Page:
May 4, 2011
Peripheral arterial disease (PAD) is an indicator for coronary and carotid arterial disease and carries inherent risks of claudication and amputation. PAD screening has increased dramatically, particularly among cardiologists, ...

New criteria provide guidance about when to use cardiac catheterization to look for heart problems

May 9, 2012
Cardiac catheterization – an invasive diagnostic procedure that allows doctors to see the vessels and arteries leading to the heart and its chambers – is performed thousands of times in the United States each year ...

New appropriate use criteria reflect latest scientific data on restoring blood flow to heart

January 30, 2012
Updated appropriate use criteria released today offer detailed guidance on when to use an invasive procedure to improve blood flow to the heart and how to choose the best procedure for each patient. The clinical scenarios, ...

ACCF/AHA release updated guideline to promote better management of peripheral artery disease

September 29, 2011
Peripheral artery disease, or "PAD," is a common and dangerous condition that affects tens of millions of Americans -- often unknowingly -- and can restrict blood flow to the legs, kidneys or other vital organs. PAD, which ...

Atherosclerosis is not limited to the heart

August 29, 2011
For cardiologists, coronary artery disease is the most important presentation of atherosclerosis. Patients with coronary artery disease may also have symptomatic or asymptomatic atherosclerosis in other vascular areas (peripheral ...

Recommended for you

Could aggressive blood pressure treatments lead to kidney damage?

July 18, 2017
Aggressive combination treatments for high blood pressure that are intended to protect the kidneys may actually be damaging the organs, new research from the University of Virginia School of Medicine suggests.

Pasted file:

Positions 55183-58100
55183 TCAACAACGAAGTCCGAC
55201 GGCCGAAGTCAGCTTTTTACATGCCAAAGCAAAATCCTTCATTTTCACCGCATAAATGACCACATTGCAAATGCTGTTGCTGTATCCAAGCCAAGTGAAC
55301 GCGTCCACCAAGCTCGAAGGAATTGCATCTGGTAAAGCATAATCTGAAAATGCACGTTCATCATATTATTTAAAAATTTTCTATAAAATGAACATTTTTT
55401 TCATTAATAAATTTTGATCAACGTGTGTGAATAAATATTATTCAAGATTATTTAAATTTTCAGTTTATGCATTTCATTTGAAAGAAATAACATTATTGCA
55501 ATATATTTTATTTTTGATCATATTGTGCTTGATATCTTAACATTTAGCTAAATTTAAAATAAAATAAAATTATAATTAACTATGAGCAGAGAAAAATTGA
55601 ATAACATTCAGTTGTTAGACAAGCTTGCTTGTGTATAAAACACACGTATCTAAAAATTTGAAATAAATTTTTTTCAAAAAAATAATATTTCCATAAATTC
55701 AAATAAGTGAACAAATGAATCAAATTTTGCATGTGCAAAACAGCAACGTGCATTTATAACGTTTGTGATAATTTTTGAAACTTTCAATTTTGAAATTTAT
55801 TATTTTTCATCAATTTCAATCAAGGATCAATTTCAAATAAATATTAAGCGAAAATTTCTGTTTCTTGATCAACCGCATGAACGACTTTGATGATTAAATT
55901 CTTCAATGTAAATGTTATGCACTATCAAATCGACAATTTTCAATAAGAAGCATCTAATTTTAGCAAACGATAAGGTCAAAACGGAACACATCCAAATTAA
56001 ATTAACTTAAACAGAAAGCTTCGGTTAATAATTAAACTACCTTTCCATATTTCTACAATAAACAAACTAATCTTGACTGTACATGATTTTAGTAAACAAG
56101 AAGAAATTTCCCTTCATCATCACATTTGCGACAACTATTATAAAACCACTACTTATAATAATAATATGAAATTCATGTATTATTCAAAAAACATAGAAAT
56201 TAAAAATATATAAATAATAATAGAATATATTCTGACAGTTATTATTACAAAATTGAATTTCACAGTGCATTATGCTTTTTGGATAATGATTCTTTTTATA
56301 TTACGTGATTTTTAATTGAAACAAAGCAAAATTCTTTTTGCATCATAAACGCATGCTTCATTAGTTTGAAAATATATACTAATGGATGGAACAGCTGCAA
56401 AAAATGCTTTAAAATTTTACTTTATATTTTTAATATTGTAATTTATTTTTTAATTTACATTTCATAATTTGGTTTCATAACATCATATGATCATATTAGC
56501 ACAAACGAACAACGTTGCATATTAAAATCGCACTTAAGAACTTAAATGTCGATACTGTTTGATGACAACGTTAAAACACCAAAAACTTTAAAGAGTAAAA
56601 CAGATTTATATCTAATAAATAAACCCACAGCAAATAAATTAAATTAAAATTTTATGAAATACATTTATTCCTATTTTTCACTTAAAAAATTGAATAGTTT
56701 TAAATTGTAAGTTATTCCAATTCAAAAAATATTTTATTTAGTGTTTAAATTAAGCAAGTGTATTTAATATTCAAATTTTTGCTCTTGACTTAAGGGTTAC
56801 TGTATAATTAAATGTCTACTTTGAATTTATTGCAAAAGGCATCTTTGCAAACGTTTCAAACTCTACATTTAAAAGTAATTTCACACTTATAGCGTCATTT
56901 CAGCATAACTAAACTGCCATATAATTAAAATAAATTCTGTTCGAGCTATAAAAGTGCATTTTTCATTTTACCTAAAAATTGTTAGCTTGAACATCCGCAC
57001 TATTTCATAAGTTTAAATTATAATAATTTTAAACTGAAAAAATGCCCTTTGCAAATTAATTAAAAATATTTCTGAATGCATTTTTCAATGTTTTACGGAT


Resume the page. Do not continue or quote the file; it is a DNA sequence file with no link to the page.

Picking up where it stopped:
Quantifying effectiveness of treatment for irregular heartbeat

July 17, 2017
In a small proof-of-concept study, researchers at Johns Hopkins report a complex mathematical method to measure electrical communications within the heart can successfully predict the effectiveness of catheter ablation, the ...

Concerns over side effects of statins stopping stroke survivors taking medication

July 17, 2017
Negative media coverage of the side effects associated with taking statins, and patients' own experiences of taking the drugs, are among the reasons cited by stroke survivors and their carers for stopping taking potentially ...

Study discovers anticoagulant drugs are being prescribed against safety advice

July 17, 2017
A study by researchers at the University of Birmingham has shown that GPs are prescribing anticoagulants to patients with an irregular heartbeat against official safety advice.

Protein may protect against heart attack

July 14, 2017
DDK3 could be used as a new therapy to stop the build-up of fatty material inside the arteries

Heart study finds faulty link between biomarkers and clinical outcomes

July 14, 2017
Surrogate endpoints (biomarkers), which are routinely used in clinical research to test new drugs, should not be trusted as the ultimate measure to approve new health interventions in cardiovascular medicine, according to ...

0 comments

Please sign in to add a comment. Registration is free, and takes less than a minute. Read more

Click here to reset your password.
Sign in to get notified via email when new comments are made.